Skip

Miniature earth
October 8, 2006 12:47 PM   Subscribe

Miniature earth is a flash movie of the results of the 'State of the Village' report by Donella Meadows in the 1990's.
posted by darsh (29 comments total)

 
and how many elephants are there?
posted by wumpus at 1:00 PM on October 8, 2006


I assume they'd have to be miniature elephants, anyhow.
posted by nevercalm at 1:05 PM on October 8, 2006


using a human pop. of 6.3 billion, and an elephant pop. of 660 000, there's not even 0.01 of an elephant. That is so sad. I need a steak to cheer me up.
posted by wumpus at 1:05 PM on October 8, 2006


Best post of the day.

The problem, though, is that it doesn't scale precisely as a thought experiment. If the world only had 100 people and I were one of them, I'd probably be the richest person in the world, or certainly in the top three. I could bring ten of the worst-off people in the world up to a subsistence existence alone by contributing directly to their welfare. I could rent a second apartment, buy them food, move them in, help them find jobs.

The end of the video lists several organizations to which one can contribute to help the world's poor and disenfranchised. The problem here, however, is that this assistance is not rendered directly. As much as 90% of my donation might be eaten up by administration costs (this is not an exaggeration; the United Way eats as much as 95% of donations via administration costs which include six-figure salaries for a number of high-level execs).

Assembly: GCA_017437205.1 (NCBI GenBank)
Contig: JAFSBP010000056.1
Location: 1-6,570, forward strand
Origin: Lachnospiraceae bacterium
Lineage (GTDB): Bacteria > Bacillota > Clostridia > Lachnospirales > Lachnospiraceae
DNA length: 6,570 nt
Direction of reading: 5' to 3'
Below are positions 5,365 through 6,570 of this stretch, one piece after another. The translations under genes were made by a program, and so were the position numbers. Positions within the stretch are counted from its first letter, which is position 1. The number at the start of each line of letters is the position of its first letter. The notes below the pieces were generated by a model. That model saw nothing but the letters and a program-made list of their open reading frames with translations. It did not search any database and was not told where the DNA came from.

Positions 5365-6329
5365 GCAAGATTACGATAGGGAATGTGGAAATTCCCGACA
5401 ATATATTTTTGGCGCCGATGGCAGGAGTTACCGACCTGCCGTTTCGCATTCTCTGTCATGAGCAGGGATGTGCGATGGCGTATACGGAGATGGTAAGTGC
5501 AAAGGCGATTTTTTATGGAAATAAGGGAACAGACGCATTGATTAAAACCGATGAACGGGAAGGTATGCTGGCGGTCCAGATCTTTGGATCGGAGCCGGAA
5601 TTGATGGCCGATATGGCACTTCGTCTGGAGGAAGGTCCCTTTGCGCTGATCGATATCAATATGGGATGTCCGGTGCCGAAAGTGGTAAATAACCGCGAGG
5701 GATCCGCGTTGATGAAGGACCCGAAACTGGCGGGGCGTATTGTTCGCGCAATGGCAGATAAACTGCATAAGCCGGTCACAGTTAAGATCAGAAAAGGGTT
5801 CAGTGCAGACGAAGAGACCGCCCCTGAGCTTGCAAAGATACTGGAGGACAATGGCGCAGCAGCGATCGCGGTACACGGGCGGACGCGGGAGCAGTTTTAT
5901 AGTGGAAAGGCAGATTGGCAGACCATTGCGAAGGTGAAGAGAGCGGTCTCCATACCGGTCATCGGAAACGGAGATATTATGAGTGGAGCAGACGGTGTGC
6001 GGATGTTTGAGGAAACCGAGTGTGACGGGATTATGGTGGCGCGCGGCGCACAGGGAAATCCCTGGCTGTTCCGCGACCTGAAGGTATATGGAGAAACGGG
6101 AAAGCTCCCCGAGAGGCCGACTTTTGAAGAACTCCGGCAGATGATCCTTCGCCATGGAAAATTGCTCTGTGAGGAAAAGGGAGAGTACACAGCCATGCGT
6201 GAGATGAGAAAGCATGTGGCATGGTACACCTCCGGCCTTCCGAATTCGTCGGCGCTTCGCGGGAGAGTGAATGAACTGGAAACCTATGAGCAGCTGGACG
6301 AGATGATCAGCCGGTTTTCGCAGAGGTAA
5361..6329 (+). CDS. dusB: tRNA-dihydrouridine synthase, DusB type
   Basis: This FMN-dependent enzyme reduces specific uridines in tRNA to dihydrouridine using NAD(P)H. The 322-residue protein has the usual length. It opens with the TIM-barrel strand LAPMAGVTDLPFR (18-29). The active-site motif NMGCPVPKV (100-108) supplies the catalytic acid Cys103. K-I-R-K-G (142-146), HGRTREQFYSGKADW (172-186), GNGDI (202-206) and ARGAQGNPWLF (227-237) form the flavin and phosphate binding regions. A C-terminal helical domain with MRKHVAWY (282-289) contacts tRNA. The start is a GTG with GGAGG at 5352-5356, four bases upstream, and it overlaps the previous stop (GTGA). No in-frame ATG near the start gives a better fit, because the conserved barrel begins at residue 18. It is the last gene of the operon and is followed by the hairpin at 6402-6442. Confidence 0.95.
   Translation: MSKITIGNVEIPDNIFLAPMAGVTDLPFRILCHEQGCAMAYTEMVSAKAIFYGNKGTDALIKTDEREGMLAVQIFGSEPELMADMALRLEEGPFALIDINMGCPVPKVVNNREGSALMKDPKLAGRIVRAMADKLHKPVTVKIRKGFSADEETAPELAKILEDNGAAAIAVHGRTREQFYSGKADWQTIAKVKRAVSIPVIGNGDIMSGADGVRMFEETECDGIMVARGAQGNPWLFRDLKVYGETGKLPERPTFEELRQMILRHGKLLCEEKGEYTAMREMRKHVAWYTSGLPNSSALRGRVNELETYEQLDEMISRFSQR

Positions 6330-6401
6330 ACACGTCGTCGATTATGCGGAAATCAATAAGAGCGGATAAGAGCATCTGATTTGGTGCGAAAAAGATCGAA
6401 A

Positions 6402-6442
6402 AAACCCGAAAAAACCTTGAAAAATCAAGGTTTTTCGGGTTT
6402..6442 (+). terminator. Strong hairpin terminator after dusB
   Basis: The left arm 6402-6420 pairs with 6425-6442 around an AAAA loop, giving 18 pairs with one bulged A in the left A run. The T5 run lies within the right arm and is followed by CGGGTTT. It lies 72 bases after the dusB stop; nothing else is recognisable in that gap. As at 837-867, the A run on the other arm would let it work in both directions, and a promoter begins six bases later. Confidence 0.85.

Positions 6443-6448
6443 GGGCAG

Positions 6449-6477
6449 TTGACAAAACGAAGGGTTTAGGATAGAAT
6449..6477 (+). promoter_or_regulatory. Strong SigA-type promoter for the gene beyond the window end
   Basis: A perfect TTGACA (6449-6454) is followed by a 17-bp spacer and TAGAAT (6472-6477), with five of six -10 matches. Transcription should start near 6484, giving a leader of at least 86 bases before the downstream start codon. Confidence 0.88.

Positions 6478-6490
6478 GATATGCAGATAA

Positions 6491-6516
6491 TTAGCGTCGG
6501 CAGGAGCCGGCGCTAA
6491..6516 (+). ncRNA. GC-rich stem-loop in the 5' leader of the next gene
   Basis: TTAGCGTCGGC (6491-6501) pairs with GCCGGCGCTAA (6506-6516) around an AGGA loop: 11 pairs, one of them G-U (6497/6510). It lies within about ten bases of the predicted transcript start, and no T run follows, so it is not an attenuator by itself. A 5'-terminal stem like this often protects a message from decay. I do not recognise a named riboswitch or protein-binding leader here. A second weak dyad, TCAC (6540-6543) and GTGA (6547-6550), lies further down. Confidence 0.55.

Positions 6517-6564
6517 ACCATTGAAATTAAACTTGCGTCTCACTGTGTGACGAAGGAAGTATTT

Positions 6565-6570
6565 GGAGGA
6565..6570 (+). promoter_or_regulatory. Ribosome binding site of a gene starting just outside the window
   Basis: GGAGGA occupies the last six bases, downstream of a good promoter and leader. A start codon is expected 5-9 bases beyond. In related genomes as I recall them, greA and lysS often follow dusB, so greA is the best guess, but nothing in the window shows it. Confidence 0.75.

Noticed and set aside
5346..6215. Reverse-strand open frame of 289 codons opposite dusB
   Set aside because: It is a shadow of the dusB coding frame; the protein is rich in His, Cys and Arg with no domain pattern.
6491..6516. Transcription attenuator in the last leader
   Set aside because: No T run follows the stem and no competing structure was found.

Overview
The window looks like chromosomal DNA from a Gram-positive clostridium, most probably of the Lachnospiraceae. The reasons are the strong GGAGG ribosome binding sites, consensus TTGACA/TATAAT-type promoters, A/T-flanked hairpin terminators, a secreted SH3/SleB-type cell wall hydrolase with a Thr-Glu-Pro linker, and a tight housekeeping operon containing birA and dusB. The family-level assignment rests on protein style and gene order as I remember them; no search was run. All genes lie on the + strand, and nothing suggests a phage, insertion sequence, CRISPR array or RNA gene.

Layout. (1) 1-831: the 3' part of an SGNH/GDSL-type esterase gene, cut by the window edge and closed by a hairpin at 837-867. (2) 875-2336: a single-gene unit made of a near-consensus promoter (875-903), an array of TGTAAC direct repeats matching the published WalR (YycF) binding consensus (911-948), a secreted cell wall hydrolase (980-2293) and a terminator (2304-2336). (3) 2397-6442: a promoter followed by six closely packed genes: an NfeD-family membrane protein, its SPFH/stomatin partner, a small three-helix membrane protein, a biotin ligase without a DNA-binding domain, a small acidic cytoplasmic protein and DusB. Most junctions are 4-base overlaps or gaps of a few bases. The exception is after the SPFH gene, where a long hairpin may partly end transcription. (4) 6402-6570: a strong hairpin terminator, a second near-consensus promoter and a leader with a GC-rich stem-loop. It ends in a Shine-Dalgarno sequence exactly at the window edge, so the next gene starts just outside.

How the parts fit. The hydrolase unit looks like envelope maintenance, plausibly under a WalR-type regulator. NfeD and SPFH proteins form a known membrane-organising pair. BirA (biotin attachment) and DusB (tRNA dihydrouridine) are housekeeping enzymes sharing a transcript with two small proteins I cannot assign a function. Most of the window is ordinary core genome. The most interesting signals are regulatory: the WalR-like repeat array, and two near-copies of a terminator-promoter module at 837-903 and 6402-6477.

So the idea that by donating to one of those organizations will improve the lives of the poor in Mali is naive, I think. Find a way to help people directly and accountably. Know where your money is going and demand to see the results and the accounts.

A donation made indirectly and/or unaccountably is, like as not, going to buy some rich white guy an iPod.
posted by solid-one-love at 1:08 PM on October 8, 2006


the United Way eats as much as 95% of donations via administration costs

Whoa! Is that really true? Nothing about it on the Wikipedia page, even under the entry Criticism and Scandals.

/apologies for the derail, but this should be addressed
posted by LarryC at 1:21 PM on October 8, 2006


Double (triple, actually). Same site, just moved to a new url.
posted by monju_bosatsu at 1:25 PM on October 8, 2006


No, it's not really true. A cursory view of several chapters of the United Way shows that program expenses make up the huge bulk of costs, and administrative ones most often less than 10% of them. solid-one-love either mixed up his numbers or made them up.
posted by BuddhaInABucket at 1:26 PM on October 8, 2006


Excellent, Monju, this jinx to the elephant posts needs removal.
posted by LarryC at 1:27 PM on October 8, 2006


solid-one-love either mixed up his numbers or made them up.

Neither. There was a Vancouver Sun article about ten years ago that broke the story. I have it in my cuttings archive somewhere, but that box is buried in the basement and it's not worth my time to pull it out, scan it and respond to your criticism.

Yes, it's really true; as I said, "as much as 95%"; your link to chapters where it isn't 95% does not refute that assertion.

In any case, double, triple or heptuple, still the best post of the day.
posted by solid-one-love at 1:35 PM on October 8, 2006


solid-one-love, I link to sources. Let's see your source and we'll call it a discussion then.
posted by BuddhaInABucket at 1:38 PM on October 8, 2006


Yes, it's really true; as I said, "as much as 95%"; your link to chapters where it isn't 95% does not refute that assertion.

Sophistry ho!
posted by Mid at 1:40 PM on October 8, 2006